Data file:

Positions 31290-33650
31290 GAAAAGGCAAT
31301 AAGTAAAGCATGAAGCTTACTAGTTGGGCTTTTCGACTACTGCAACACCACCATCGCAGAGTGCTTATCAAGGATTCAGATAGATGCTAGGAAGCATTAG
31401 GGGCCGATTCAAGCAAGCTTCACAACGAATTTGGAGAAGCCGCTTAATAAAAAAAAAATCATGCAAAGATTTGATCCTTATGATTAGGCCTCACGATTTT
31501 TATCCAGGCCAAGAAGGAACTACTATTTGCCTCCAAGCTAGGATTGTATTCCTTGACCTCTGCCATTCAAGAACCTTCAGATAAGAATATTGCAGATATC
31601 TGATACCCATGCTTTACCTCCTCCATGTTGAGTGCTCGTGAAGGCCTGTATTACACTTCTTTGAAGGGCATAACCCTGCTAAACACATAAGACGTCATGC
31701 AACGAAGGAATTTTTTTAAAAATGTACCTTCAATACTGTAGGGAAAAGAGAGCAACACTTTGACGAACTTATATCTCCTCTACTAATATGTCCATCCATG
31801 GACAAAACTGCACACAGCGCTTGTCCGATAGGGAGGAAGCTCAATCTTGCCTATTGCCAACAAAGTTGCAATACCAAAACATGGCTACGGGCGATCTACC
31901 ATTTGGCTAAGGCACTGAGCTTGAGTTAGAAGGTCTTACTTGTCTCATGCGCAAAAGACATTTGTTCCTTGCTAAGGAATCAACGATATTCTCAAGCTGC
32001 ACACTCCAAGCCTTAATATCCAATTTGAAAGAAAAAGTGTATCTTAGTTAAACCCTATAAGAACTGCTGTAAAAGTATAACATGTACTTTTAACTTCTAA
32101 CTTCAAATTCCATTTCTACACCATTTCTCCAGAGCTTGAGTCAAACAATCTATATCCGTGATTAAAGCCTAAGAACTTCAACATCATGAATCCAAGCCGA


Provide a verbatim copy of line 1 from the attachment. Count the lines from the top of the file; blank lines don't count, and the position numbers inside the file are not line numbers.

Positions 31290-33650